And He reiterates, does God, what He told him a hundred and twenty years before with some important additions, verse two, “You shall take with you of every clean animal by sevens, a male and his female, and of the animals that are not clean, two, a male and his female.” Back in chapter 6, as you know, when the Lord was talking to him about building the ark, in verse 19, He told him he was to take “two of every kind into the ark to keep them alive, male and female, birds, animals, crawling things of every kind shall come to you to keep them alive. And you take” - in verse 21 - “the food to provide for them as well.”

     So here, God repeats that but He adds something here. This is not in chapter 6: “Take with you of every clean animal by sevens.” Here’s the first mention of clean animals in Scripture. If you study the Mosaic law, you get into the book of Exodus, you study the Mosaic law or study it on into Deuteronomy, particularly in Leviticus, you know in Leviticus, you have a whole section from - I think it’s chapter 11 to 15 of Leviticus, it deals with the clean and unclean animals. And so in the day of Moses, when God gave the ceremonial law to Moses, he detailed at that time this matter of clean and unclean animals. At the same time also, God detailed matters about offerings.

     Mosaic law is full of such details, and He also gave details about the issue of sacrifices, blood sacrifices, and all kinds of details about how those sacrifices were to be cared for, how they were to be offered, when they were to be offered, labeling them, and assigning them to various points in the calendar, and various issues in the life of the nation of Israel. So what you have in the Mosaic law is sort of a codification of the sacrificial system and the crystallization of all of that and the clarification of the clean and the unclean.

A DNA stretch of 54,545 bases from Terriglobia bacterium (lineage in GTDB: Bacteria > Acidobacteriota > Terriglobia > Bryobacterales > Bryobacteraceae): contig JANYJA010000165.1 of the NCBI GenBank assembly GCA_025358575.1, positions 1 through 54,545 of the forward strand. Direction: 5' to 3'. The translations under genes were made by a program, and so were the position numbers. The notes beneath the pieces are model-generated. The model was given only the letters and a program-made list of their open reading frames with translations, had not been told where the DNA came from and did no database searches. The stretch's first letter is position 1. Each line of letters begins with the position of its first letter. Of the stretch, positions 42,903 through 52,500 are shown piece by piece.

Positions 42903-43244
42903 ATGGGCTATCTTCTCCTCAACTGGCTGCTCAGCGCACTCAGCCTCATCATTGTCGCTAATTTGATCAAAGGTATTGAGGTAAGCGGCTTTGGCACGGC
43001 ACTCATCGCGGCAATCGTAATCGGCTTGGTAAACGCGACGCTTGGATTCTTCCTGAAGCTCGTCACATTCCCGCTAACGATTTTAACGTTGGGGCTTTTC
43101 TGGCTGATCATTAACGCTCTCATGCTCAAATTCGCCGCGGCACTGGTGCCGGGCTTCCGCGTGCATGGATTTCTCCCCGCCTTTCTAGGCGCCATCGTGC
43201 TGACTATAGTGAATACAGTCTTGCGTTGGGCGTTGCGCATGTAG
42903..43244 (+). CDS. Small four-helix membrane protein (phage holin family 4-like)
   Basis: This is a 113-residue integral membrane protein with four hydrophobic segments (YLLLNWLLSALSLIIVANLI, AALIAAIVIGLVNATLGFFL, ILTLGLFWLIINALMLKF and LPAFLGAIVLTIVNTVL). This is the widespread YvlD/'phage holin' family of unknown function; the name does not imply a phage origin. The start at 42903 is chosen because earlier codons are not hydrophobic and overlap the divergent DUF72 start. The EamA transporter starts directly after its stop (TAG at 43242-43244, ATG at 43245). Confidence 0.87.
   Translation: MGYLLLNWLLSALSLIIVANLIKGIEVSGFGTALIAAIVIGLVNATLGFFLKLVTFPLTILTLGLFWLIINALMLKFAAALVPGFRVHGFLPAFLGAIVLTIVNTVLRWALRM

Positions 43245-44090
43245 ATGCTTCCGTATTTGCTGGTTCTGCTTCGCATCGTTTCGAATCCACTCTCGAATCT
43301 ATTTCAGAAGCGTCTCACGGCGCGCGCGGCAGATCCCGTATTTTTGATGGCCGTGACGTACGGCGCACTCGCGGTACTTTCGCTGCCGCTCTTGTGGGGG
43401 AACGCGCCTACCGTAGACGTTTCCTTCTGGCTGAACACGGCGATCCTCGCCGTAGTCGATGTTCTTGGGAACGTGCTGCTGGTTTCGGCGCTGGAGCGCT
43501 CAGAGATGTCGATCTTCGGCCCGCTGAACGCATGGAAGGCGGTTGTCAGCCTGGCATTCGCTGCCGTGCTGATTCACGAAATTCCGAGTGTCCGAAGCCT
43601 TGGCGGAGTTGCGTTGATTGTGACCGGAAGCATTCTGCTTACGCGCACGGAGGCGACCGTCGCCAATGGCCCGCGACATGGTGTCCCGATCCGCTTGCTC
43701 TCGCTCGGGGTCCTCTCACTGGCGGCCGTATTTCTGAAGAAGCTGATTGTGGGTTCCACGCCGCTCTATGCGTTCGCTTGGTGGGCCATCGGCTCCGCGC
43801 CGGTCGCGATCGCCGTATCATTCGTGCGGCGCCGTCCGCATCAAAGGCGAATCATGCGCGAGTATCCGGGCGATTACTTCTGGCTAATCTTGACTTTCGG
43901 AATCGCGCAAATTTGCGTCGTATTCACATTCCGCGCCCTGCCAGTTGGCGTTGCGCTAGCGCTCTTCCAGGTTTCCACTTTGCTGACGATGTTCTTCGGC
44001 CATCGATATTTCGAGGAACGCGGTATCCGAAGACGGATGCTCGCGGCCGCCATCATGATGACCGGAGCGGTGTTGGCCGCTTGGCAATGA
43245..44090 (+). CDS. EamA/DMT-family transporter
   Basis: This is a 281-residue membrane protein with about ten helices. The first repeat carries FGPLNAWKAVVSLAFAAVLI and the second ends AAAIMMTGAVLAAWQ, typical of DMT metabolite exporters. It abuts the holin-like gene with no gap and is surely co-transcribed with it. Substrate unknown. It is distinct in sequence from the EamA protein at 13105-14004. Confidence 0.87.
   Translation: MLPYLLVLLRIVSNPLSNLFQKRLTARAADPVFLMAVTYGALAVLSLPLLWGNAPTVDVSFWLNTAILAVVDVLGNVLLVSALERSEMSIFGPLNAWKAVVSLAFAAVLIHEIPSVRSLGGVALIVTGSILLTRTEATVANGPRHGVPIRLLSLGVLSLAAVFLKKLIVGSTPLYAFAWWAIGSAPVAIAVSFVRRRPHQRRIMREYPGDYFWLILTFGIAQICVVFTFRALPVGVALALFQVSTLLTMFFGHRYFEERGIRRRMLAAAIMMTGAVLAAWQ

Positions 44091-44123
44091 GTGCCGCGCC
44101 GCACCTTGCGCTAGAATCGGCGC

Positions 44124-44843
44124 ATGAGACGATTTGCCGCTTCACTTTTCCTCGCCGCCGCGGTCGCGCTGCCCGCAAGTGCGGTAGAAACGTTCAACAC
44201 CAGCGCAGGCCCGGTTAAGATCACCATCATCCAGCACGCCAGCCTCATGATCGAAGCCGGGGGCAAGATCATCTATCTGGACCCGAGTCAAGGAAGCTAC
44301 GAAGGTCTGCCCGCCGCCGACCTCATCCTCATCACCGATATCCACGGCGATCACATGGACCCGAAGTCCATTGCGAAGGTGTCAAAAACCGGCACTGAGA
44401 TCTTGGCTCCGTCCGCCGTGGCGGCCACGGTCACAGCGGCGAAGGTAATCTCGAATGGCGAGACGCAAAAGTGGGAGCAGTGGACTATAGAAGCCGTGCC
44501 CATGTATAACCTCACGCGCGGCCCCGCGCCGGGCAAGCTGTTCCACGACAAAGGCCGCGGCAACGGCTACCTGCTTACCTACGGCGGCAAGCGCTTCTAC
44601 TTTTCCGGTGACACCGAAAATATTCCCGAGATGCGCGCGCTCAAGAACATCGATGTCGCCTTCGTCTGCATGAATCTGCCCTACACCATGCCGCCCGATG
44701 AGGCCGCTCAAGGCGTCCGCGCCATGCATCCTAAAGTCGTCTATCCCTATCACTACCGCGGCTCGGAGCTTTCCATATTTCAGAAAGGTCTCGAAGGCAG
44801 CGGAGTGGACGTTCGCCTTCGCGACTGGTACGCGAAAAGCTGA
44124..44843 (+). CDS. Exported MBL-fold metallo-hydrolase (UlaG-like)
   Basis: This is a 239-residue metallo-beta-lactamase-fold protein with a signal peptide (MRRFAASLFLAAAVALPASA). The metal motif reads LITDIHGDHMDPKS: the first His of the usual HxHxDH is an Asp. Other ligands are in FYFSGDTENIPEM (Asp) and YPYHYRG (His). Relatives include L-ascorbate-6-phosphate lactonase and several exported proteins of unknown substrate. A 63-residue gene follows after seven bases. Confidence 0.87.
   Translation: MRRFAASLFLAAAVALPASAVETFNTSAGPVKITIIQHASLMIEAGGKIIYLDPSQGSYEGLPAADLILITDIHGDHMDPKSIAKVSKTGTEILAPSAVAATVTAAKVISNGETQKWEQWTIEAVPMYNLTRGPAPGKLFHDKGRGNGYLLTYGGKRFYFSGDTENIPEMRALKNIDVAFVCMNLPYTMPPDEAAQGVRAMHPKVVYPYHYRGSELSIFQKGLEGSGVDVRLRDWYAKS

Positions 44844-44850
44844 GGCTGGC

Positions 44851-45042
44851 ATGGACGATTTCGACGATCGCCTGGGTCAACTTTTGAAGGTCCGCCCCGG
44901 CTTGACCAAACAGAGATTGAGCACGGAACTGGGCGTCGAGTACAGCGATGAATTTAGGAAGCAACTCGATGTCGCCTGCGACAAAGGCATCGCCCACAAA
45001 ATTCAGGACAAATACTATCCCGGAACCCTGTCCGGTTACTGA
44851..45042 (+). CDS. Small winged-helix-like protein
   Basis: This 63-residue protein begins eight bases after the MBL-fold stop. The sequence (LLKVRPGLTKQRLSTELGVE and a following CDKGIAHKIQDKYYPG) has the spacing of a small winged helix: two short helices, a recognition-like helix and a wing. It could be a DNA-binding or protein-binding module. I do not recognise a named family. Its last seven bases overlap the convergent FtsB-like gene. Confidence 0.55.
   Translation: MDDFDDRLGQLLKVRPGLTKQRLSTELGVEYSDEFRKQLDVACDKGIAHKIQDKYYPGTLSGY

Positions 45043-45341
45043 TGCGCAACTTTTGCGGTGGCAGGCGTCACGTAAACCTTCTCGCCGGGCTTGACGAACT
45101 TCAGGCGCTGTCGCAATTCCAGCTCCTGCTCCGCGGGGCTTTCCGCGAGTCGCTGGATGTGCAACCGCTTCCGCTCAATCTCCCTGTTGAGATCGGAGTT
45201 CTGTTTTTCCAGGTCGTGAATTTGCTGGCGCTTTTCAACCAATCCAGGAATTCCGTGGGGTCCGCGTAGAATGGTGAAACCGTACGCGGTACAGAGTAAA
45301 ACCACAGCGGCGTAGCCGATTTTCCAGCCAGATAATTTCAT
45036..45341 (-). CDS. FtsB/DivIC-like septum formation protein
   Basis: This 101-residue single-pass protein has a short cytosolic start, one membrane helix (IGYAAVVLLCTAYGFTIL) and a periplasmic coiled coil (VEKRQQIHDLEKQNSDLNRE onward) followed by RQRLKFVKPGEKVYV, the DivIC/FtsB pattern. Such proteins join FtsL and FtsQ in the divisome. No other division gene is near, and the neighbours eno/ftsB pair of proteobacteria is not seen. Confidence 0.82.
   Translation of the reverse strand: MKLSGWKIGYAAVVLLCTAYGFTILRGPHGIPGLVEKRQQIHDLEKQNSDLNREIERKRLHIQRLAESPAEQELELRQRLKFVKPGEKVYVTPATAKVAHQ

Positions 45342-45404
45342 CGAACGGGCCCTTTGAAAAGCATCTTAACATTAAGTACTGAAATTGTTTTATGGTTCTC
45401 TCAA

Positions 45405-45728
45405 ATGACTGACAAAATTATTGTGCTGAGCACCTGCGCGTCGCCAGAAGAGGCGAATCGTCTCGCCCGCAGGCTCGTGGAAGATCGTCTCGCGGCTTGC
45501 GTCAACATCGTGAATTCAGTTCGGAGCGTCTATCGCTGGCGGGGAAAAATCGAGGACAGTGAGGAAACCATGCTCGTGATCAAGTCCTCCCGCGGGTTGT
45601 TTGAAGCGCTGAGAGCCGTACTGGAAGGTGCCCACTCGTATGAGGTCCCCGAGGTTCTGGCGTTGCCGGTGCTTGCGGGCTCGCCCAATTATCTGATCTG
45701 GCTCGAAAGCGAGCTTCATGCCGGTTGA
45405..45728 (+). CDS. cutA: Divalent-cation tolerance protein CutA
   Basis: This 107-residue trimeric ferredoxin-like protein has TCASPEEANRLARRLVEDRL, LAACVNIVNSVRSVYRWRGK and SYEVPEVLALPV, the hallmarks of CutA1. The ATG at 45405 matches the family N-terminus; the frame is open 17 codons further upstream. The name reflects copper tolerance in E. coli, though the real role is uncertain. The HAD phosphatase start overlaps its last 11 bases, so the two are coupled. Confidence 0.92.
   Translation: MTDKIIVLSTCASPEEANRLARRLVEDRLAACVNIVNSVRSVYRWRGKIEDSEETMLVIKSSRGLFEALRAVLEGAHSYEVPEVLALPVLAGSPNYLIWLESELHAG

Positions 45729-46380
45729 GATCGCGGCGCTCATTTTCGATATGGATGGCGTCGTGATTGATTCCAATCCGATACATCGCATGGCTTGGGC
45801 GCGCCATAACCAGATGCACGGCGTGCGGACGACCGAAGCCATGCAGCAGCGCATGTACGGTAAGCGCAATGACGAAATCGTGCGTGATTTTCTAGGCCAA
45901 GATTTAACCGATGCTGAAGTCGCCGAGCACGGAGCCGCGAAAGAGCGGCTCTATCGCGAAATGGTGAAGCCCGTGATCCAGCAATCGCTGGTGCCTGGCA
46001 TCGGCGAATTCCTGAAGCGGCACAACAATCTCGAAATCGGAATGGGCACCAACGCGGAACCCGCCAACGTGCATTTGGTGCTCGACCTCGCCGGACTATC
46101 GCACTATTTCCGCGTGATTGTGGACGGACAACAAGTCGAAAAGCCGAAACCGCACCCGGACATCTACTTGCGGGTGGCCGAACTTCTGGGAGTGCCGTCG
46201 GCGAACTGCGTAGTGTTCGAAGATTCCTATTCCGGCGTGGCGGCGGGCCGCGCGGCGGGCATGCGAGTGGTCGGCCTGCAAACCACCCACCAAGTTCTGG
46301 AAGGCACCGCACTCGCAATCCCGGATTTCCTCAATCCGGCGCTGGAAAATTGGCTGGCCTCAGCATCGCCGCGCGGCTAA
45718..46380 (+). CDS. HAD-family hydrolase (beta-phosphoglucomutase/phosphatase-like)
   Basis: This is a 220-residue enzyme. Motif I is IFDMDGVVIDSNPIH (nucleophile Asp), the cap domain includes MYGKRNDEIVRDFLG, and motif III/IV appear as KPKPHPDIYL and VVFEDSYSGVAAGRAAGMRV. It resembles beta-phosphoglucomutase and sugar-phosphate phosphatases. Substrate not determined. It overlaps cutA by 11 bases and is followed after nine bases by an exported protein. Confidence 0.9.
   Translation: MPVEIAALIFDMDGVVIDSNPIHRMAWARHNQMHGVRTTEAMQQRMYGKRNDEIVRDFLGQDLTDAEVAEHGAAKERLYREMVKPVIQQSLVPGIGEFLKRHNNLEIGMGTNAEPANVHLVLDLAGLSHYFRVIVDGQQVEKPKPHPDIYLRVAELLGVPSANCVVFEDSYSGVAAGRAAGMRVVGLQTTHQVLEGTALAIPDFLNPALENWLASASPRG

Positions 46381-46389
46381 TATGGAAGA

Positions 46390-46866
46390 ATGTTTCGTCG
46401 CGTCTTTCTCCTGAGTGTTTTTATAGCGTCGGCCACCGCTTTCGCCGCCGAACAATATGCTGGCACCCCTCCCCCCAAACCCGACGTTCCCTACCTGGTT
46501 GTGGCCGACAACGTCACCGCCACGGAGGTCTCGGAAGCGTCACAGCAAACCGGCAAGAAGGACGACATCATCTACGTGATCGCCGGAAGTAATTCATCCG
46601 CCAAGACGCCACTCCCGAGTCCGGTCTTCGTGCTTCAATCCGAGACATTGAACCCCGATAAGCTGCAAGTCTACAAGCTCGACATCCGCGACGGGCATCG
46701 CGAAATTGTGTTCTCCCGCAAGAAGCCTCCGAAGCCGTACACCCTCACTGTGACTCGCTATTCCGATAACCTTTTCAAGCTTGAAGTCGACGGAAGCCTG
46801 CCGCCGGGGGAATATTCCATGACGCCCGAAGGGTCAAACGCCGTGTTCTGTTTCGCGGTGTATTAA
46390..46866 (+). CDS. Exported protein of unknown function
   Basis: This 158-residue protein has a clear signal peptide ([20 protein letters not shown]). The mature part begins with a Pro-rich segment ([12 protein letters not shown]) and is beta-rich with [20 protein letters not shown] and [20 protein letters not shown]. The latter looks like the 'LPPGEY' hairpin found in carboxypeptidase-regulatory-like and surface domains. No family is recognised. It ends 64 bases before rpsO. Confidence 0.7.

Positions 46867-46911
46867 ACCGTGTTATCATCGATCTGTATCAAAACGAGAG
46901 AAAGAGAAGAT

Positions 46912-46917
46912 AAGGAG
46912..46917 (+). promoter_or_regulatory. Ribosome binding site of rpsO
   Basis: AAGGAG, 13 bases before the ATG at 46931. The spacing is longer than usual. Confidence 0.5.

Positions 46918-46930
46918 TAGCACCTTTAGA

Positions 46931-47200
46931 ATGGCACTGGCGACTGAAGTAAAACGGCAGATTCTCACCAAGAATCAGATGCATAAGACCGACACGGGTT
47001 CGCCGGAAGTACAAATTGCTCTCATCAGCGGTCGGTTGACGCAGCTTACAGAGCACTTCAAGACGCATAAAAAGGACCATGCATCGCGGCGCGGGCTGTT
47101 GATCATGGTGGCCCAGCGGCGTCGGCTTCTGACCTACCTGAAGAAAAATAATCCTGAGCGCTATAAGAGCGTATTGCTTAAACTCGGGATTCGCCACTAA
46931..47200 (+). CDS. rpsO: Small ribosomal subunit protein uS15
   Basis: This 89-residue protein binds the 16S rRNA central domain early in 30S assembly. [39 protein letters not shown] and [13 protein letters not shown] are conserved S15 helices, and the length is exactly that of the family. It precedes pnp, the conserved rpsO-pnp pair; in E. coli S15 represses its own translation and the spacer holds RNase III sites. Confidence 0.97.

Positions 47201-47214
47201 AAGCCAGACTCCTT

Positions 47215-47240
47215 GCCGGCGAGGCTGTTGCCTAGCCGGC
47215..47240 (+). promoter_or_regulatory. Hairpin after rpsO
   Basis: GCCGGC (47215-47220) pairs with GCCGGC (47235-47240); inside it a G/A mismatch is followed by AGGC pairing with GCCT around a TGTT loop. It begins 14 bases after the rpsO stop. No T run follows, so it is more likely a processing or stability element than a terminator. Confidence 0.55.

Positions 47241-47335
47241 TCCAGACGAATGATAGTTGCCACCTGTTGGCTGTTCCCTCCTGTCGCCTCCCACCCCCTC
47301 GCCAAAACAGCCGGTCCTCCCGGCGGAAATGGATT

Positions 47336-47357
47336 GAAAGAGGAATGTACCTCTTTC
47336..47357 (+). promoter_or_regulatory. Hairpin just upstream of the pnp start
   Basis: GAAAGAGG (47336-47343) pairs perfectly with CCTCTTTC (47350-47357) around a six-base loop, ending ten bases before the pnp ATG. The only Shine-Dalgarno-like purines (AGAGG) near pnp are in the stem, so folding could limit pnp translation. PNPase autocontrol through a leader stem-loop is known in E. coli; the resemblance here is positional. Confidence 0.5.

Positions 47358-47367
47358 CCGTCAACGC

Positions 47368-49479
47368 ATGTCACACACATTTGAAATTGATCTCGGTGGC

But - mark this - I think all of those things existed before the Mosaic law. Before the Mosaic law, you had sacrifices. You had Cain killing his brother because he was jealous that his brother made the right sacrifice. You have sacrifices at the end of the flood when Noah comes out of the ark and makes a sacrifice. You have sacrifices throughout the pre-Mosaic period being made by the people of God. So it was pretty clear that God had revealed that there were sacrifices to be made, that they were to picture the final sacrifice, Jesus Christ.

     God Himself even made the first sacrifice in the garden, right? He killed an animal, took the skins, and covered Adam and Eve. And God was, therefore, saying that by the death of an innocent substitute, your sin will be covered, your shame will be covered. So the sacrifices already existed. Offerings already existed. We find Abraham giving tithes to Melchizedek in the book of Genesis long before the Mosaic law is given. And it is also then true that the idea of clean and unclean animals existed prior to their specific instruction in the book of Leviticus.